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  26. Book Review: Kant's Lectures on Ethics: A Critical Guide. [REVIEW]Alice Pinheiro Walla - 2016 - Notre Dame Philosophical Reviews 201610.
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  27. Singularity Without Equivalence: The Complex Unity of Kant’s Categorical Imperative.Jeppe von Platz - 2016 - Journal of Value Inquiry 50 (2):369-384.
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  28. Kantian Ethics: Indian Responses (Ethics-1, M24).Shyam Ranganathan - 2016 - In A. Raghuramaraju (ed.), Philosophy, E-PG Pathshala. Delhi: India, Department of Higher Education (NMEICT).
    In this lesson, I review critical responses to Kant that can be understood as having non-Western, Indian roots. One criticism is articulated by the famous contemporary moral philosopher, Thomas Nagel. While Nagel is not a Buddhist, his criticism of Kant’s ethics is Buddhist in essence. The other response is based on an appreciation of the philosophy of Yoga. Yoga and Kantian thought are both versions of a kind of moral philosophy, which we could call Explanatory Dualism. Moreover, Yoga and Kantian (...)
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  29. A Kantian View of Suicide and End‐of‐Life Treatment.Martin Gunderson - 2004 - Journal of Social Philosophy 35 (2):277-287.
  30. Moral Responsibilities of Bystanders.Thomas E. Hill Jr - 2010 - Journal of Social Philosophy 41 (1):28-39.
  31. Kant, Political Liberalism, and the Ethics of Same‐Sex Relations.Kory Schaff - 2001 - Journal of Social Philosophy 32 (3):446-462.
  32. Kant's Categories of Practical Reason as Such.R. J. Benton - 1980 - Société Française de Philosophie, Bulletin 71 (2):181.
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  33. Responsibility and Pleasure in Kantian Morality.Th A. Wassmer - 1960 - Société Française de Philosophie, Bulletin 52:452.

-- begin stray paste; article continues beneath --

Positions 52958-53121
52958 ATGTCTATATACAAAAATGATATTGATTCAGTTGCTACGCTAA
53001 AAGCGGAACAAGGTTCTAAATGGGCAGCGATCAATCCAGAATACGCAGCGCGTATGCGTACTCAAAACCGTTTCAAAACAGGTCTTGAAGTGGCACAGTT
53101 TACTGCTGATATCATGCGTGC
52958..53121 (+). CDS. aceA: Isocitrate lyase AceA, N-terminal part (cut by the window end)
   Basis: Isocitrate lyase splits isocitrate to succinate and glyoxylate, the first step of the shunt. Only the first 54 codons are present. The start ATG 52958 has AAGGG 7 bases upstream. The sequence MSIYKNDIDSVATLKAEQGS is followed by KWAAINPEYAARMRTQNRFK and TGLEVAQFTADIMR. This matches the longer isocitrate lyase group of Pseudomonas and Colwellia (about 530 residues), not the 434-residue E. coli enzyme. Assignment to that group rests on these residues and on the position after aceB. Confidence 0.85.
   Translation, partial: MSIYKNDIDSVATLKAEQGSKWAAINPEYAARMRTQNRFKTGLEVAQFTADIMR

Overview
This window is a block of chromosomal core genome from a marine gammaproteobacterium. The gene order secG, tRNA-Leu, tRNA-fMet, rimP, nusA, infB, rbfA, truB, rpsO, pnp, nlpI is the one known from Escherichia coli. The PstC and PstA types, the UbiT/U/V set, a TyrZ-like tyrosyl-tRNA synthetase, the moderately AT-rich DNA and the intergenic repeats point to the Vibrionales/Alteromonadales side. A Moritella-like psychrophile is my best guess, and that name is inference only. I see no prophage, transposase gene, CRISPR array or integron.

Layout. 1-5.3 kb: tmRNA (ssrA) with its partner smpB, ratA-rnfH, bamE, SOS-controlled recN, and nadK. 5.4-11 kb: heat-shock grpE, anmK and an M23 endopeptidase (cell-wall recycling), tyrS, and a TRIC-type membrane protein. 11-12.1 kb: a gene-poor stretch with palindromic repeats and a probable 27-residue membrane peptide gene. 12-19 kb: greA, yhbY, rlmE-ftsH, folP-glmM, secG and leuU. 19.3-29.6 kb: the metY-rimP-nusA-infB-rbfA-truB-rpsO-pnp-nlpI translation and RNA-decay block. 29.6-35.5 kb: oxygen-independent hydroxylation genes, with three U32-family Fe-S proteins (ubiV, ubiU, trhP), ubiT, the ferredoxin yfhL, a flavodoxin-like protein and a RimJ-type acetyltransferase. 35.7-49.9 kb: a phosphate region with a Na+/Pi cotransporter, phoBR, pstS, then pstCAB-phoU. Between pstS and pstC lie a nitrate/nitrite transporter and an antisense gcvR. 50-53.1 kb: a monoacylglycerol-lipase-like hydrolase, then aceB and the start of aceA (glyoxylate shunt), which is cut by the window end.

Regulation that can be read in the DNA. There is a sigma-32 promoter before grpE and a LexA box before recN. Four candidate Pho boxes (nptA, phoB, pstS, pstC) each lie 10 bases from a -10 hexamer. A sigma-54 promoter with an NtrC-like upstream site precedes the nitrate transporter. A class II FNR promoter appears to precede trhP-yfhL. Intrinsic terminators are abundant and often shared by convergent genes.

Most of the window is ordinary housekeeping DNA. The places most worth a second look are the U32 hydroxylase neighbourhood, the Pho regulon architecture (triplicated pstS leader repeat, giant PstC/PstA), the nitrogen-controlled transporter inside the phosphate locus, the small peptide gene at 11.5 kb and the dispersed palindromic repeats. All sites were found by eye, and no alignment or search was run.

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  34. The Moral Law, or Kant's Groundwork of the Metaphysic of Morals. By Warner A. Wick.Warner A. Wick - 1948 - Ethics 59 (4):291-292.
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  35. Pleasure in Kant: Toward an Account of Desire Formation.Iain Morrisson - 2006 - Journal of Philosophical Research 31:219-232.
    In this paper I present an interpretation of the role of pleasure in Kant’s theory of desire formation. On my reading Kant’s account of how desires are formed does—in spite of what some commentators say—commit him to hedonism. On the face of it, Kant writes of the determination of the faculty of desire in three distinct ways, but I argue that these accounts can be reconciled in a single, more comprehensive theory. This comprehensive theory has the virtue of complementing and (...)
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  36. Emotions and Practical Reason in Kant.Maria Borges - 2007 - The Proceedings of the Twenty-First World Congress of Philosophy 10:161-166.
    In this paper, I shall discuss the relation between practical reason and emotions in Kant. First, I begin by explaining why knowledge of emotions is important for the transcendental project in the moral domain, understood as the claim that reason can determine our actions, in spite of our inclinations. Second, I explain the definition of affects and passions in Kant's philosophy and relate the two to feelings and the faculty of desire. I then question the possibility of controlling emotions, showing (...)
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  37. Kant on Freedom and Spontaneity.Kate A. Moran (ed.) - 2018 - Cambridge ; New York: Cambridge University Press.